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3rd Thursday of the month,
1:30 to 2:30 p.m.
UC San Diego Hillcrest Medical Center, 8th Floor, Room 8-308
More Liver Transplant Resources
After surgery, you will be is transferred to the surgical immediate or intensive care unit. Gradually, you and your care partner will practice administering necessary medications under the close supervision of the transplant pharmacist, hepatologist and surgeon. This prepares you to handle taking your medications properly at home.
You could be in the hospital from a week to upwards of six weeks, depending on how healthy you were before surgery, and how well your body is responding to the transplanted liver. If you don’t live in San Diego, you will need to plan for where you and your care partner will be living in San Diego for at least six weeks after surgery.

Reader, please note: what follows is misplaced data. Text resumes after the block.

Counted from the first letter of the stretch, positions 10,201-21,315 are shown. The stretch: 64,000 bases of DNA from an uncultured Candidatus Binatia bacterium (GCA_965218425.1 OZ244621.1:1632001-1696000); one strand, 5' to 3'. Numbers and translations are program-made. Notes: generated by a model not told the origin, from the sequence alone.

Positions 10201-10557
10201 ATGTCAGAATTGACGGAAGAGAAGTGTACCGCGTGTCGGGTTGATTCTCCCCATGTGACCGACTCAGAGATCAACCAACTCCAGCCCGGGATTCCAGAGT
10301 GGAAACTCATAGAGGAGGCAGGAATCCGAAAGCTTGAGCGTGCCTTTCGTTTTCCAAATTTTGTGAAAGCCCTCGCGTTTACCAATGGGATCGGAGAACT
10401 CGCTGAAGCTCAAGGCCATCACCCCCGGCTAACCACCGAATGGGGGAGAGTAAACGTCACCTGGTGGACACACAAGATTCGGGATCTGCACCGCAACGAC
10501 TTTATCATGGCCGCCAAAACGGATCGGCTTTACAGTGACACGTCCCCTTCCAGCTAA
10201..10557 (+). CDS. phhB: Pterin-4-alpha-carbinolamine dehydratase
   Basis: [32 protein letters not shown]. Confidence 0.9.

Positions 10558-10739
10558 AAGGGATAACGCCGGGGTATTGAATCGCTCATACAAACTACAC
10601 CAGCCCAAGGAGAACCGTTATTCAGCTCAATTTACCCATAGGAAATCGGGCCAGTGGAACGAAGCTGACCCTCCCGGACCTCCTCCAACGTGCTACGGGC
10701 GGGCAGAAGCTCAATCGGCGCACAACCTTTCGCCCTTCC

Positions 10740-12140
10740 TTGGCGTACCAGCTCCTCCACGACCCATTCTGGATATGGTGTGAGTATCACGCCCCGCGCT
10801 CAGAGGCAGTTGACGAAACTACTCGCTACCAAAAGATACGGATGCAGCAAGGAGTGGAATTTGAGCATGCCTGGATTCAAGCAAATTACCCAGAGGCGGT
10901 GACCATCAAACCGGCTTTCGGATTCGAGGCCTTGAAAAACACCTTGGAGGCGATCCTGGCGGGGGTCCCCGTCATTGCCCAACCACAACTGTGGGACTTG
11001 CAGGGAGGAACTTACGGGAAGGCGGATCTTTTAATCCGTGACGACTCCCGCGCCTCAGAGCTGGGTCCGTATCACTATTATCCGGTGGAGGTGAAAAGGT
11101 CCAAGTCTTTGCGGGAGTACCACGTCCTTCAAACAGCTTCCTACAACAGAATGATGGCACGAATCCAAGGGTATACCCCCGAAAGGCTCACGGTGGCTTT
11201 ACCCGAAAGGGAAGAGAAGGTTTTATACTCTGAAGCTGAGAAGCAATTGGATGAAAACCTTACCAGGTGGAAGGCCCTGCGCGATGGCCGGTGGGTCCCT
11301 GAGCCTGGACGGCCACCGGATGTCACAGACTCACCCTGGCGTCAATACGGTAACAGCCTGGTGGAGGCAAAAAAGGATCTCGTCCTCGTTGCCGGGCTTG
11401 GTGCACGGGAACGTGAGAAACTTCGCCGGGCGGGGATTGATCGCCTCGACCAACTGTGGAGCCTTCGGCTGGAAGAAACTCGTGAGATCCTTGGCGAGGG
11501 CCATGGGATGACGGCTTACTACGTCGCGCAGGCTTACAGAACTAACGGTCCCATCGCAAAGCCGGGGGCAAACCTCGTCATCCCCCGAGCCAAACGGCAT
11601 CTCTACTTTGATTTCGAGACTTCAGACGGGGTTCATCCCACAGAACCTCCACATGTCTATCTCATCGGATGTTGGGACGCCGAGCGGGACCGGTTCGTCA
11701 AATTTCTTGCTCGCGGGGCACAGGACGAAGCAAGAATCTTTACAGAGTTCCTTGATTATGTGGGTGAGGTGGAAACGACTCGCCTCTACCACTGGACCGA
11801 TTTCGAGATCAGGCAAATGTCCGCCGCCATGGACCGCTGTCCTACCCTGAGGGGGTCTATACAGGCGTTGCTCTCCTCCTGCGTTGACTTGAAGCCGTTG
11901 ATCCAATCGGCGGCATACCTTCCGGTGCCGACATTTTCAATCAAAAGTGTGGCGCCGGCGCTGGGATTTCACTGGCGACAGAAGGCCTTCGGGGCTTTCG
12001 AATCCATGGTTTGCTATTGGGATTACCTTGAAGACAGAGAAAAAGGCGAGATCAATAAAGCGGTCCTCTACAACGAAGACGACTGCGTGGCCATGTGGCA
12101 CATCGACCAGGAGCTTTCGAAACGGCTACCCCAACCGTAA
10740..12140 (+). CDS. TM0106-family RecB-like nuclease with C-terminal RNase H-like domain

We encourage you to get up and out of bed as soon as you can. Most liver transplant recipients can return to a normal or near-normal existence and participate in fairly vigorous physical exercise six to 12 months after successful surgery.
Following your transplant surgery you will need to take immunosuppressive medications to help prevent and help treat rejection for life. These drugs decrease your body's resistance to your new liver, but may impair your ability to fight off infections. You will need to take medication to help prevent infections. You should also avoid contact with people with any infection that is contagious, especially during the first three to six months after your transplant.
People who are well one year after a liver transplant have an excellent chance at long-term survival. Heart disease and cancer are the most common diseases that can result in death after transplant besides recurrent liver disease.
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